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The Adventures of Luther Arkwright #2, Valkyrie Press, 1987

Bryan Talbot (b. Wigan, Lancashire, 1952) is a comics writer-artist and the creator of the ground-breaking graphic novel The Adventures of Luther Arkwright.

After publishing his work in fanzines and student newspapers in the 1960s, he created the underground comic Brainstorm Comix in the mid-1970s, the first three issues of which formed the "Chester P. Hackenbush Trilogy". Brainstorm Comix also featured "The Papist Affair", starring Jerry-Cornelius-inspired hero Luther Arkwright and a gang of biker nuns recovering the sacred relics of St. Adolf from some male chauvinist priests.

Beginning in 1978, he reworked the character and gradually created The Adventures of Luther Arkwright, a serious, complex, adult science fiction graphic novel involving multiple parallel universes, conceived at a time when such things were virtually unheard of, particularly in the UK. The early episodes appeared in "ground level" anthologies Near Myths and pssst!. In 1982 he took a break from Arkwright to draw "Nemesis the Warlock" for 2000 AD, taking over from Kevin O'Neill, returning to his major work in 1987. The complete story, including the material already published, was serialised as a nine issue series from Valkyrie Press, completed in 1989. It was later published by Dark Horse Comics in the USA.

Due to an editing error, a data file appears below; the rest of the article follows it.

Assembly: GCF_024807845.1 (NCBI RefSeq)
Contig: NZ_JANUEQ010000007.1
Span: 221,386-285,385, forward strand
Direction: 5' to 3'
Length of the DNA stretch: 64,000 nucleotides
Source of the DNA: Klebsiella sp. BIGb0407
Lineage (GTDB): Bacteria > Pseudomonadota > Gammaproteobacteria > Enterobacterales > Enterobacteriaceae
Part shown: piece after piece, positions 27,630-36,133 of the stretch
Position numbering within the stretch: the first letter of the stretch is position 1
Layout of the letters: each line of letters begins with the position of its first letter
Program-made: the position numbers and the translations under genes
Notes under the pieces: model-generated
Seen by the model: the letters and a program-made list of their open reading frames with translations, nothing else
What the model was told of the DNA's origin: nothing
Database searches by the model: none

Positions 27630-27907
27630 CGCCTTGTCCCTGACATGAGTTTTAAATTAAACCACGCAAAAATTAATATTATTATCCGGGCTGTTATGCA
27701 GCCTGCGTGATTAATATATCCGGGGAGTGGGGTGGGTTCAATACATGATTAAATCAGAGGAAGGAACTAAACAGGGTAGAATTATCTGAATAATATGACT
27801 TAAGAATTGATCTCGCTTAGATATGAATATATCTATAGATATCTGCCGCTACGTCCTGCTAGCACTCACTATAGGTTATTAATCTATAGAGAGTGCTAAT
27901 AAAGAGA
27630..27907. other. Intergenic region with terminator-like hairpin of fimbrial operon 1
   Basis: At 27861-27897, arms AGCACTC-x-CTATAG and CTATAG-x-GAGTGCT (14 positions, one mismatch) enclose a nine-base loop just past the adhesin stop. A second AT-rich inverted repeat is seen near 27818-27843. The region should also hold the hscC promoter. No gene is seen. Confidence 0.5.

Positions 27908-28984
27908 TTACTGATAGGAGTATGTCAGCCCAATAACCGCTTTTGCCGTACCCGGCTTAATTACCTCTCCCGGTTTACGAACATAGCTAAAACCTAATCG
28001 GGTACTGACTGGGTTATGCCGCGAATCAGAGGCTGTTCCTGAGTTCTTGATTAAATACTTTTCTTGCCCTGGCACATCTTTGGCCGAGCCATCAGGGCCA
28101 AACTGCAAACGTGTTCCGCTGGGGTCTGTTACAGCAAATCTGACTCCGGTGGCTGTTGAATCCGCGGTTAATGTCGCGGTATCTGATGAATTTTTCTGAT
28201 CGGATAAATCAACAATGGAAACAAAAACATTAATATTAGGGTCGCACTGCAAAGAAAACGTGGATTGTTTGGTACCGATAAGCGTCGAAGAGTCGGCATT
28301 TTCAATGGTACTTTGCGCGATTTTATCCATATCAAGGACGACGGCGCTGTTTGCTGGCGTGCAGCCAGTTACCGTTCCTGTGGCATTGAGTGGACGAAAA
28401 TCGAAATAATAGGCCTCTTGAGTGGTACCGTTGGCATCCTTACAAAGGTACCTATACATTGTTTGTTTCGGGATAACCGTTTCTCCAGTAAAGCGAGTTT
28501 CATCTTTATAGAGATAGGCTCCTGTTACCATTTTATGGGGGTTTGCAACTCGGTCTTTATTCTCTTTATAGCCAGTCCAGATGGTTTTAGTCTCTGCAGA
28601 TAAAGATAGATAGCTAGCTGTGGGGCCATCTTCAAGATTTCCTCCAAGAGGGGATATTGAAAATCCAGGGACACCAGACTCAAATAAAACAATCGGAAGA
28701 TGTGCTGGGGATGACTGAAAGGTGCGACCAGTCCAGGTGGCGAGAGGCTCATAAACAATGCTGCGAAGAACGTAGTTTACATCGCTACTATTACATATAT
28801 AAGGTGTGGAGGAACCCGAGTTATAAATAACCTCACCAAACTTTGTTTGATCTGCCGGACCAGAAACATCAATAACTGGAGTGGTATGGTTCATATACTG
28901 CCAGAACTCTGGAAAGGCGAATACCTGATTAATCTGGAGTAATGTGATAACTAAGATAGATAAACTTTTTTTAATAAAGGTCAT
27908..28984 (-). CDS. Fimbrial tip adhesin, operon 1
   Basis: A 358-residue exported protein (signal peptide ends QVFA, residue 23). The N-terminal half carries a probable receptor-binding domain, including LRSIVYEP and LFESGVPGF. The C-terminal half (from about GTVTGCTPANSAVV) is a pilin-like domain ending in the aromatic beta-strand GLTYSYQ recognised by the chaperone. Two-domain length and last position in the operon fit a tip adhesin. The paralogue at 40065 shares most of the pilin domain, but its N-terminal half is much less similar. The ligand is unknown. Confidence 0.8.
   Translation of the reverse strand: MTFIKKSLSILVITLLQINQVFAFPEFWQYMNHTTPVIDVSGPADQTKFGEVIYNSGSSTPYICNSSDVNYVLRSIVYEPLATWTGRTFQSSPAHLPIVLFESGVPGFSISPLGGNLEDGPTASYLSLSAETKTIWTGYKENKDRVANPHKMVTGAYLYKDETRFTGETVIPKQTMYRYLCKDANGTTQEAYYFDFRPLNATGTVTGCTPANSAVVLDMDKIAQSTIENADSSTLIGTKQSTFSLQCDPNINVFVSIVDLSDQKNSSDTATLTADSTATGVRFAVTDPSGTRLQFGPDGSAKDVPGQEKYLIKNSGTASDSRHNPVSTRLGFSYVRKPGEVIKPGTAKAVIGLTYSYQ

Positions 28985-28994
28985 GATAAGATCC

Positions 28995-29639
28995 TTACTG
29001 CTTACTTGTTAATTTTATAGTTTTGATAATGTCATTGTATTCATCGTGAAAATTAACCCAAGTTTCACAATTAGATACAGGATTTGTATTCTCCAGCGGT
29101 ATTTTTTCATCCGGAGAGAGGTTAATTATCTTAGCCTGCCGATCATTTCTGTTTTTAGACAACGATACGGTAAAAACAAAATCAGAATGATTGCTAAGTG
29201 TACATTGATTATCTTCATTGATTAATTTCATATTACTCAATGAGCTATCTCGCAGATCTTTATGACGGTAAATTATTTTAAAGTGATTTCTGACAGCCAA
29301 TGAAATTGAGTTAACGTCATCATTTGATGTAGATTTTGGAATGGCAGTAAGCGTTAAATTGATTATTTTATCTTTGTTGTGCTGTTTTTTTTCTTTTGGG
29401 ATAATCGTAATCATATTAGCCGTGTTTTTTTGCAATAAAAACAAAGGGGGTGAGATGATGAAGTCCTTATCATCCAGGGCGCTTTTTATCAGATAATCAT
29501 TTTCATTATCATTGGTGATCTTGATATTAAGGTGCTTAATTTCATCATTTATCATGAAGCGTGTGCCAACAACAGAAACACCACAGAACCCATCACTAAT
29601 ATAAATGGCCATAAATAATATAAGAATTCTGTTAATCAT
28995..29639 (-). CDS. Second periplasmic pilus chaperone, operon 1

In 1994 he began another graphic novel, The Tale of One Bad Rat, published by Dark Horse, in which a teenage girl, inspired by the life and work of Beatrix Potter and the landscape of the Lake District, comes to terms with sexual abuse. His next major work, Heart of Empire (1999), was a sequel to The Adventures of Luther Arkwright, featuring Arkwright's daughter Victoria, a princess in a neo-Elizabethan alternative London, also with Dark Horse. In 2006 he published Metronome, a wordless graphic novel about sex and domestic violence, drawn in a radically different style, under the pseudonym Véronique Tanaka, with US publisher NBM.

Alice in Sunderland, a graphic novel exploring the history of his adopted home town, in particular its links to Lewis Carroll, followed from Jonathan Cape in 2007, for which he was awarded an honorary doctorate by the University of Sunderland. In 2009 Jonathan Cape published Grandeville, a steampunk adventure featuring anthromorphic animal characters in an alternative 19th century in which France won the Napoleonic Wars, inspired by the work of French illustrator J. J. Grandeville. A sequel, Grandeville Mon Amour, is in the works.

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